Figure 29-9 shows the results with rigid bodies that have much more complicated shapes: 963 bunnies and 329 teapots. The bunny consists of 68 particles, and the teapot consists of 199 particles. The total number of rigid particles is about 65,000 in these scenes. These simulations run at 112 ips and 101 ips, respectively. The particle representations used in these simulations are solid (that is, the inside of the model is filled with particles). If the particles are placed only on the surface, the simulation can be sped up and still work well. There are 55 particles on the surface of the bunny and 131 particles on the surface of the teapot. With the same number of rigid bodies but a smaller number of rigid particles, the simulations run at 133 ips and 148 ips, respectively. In all these rigid body simulations, the size of the uniform grid is 128^{3}.
Figure 29-9 Simulation Results of 963 Bunnies and 329 Teapots
Note that for large computational domains, a uniform grid is not the best choice for storing particle indices for rigid bodies. Rigid bodies do not distribute over the computational domain uniformly; therefore, many voxels contain no particle indices and graphics memory is wasted. In these cases, we would require a more efficient data structure—one that is dynamic, because the distribution of objects changes during the simulation.
As mentioned earlier, our technique works even if the connectivity between elements changes over time. The rigid body simulation explained in this chapter is an example of such a simulation in which the connectivity dynamically changes. In this section, we briefly discuss how it can be applied to other kinds of physically based simulations, such as granular materials, fluids, and coupling.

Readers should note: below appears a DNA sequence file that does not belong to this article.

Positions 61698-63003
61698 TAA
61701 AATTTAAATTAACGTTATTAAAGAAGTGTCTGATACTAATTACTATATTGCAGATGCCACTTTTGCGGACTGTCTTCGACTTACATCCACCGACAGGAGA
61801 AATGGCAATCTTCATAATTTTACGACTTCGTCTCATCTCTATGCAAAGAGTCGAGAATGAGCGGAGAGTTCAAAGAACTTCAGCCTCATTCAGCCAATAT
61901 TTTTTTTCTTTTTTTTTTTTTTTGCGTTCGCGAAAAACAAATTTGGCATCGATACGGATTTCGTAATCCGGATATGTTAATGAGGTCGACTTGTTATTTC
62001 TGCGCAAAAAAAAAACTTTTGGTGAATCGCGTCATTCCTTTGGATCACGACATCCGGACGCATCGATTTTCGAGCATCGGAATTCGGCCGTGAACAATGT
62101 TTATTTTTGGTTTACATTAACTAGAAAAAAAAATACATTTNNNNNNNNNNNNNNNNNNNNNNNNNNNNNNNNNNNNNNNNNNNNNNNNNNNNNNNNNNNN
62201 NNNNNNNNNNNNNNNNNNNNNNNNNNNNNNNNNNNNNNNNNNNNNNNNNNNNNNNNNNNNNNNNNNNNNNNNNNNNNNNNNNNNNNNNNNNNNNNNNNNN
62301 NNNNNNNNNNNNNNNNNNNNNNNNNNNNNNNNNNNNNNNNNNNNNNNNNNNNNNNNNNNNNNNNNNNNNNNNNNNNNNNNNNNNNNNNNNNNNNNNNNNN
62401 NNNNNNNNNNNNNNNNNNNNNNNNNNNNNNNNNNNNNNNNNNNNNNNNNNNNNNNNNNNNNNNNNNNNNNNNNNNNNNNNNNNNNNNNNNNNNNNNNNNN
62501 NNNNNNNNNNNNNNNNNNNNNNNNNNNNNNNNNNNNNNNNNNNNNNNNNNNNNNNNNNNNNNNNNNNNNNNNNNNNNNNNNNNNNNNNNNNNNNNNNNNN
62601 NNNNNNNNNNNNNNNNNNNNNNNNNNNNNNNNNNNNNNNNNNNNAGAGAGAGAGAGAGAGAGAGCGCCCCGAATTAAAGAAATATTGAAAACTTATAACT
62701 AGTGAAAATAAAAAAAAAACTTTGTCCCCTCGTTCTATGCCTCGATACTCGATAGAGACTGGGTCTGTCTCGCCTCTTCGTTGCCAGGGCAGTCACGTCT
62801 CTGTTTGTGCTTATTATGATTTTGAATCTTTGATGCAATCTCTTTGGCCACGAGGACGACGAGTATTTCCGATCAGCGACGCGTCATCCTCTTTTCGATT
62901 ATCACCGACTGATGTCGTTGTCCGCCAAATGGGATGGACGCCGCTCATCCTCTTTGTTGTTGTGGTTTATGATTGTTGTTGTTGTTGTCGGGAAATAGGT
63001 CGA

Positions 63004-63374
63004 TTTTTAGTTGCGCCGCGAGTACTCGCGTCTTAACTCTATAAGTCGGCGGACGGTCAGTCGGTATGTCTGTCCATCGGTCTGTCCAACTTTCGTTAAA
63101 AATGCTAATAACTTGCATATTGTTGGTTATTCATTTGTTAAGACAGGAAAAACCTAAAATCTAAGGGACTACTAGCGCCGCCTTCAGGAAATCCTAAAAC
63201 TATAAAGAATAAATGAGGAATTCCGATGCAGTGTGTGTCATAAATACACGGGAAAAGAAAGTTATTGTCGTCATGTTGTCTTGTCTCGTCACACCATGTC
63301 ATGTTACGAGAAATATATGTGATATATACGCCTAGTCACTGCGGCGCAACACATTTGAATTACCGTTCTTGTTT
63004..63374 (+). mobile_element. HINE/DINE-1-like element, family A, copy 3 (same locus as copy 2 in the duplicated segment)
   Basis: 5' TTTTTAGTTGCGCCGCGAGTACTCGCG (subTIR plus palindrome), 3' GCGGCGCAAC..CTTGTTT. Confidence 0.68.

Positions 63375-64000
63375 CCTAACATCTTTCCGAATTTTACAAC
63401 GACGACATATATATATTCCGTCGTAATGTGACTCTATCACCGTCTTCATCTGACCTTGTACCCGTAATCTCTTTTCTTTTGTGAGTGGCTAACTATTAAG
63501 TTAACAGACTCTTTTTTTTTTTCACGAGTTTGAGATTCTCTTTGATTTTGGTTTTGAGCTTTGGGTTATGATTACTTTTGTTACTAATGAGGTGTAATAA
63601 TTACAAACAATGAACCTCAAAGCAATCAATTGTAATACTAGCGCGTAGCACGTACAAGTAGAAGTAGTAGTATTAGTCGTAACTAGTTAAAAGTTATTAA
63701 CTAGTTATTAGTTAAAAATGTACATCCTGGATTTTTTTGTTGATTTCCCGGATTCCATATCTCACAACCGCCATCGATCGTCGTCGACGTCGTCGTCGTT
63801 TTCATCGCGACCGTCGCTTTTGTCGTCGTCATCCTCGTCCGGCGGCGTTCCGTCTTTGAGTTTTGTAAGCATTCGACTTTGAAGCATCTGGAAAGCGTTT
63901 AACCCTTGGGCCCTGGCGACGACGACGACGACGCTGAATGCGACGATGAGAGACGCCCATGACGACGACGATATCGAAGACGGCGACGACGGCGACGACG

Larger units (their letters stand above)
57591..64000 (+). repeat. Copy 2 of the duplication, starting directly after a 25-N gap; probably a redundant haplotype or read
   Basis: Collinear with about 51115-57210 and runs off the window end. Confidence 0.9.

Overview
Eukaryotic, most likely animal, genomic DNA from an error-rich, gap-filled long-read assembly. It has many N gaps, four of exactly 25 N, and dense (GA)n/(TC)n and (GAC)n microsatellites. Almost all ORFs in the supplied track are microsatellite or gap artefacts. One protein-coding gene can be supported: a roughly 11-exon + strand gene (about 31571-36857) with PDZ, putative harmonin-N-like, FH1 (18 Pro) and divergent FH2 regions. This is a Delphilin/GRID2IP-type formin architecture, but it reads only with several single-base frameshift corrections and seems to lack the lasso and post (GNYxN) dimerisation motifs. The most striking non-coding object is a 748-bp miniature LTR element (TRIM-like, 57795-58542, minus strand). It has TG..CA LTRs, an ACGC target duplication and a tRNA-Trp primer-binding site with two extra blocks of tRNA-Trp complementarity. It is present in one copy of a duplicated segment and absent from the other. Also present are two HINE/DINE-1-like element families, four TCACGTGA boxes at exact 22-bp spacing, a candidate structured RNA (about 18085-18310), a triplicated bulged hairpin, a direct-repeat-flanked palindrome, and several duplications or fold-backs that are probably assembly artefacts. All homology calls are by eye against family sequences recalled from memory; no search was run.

The rigid body simulator presented in this chapter can be easily converted to a granular material simulator because the method used to compute the collision reaction force is based on the discrete element method, which has been developed for simulation of granular materials (Mishra 2003). Instead of using particle forces to update the momenta of rigid bodies, we use the particle forces to directly update the positions of the particles. Figure 29-10 (left) shows a result of the simulation. The simulation with 16,384 particles runs at about 285 ips.
Figure 29-10 Particle-Based Simulations on GPUs
The rigid body simulator presented in this chapter can also be applied to fluid simulation. The momentum conservation equation of fluids is this:
Equation 22
We employ a particle-based method that discretizes fluids to a set of particles and solves the equation by calculating particle interaction forces. Smoothed particle hydrodynamics(SPH) is a particle-based method often used in computer graphics (details can be found in Müller et al. 2003). A physical value at particle position is calculated as a weighted sum of the values of neighboring particles. Therefore, we have to search for neighboring particles. The difficulty in implementing SPH on the GPU is that the neighborhood relationship among particles dynamically changes during the simulation (in other words, the connectivity among particles is not fixed).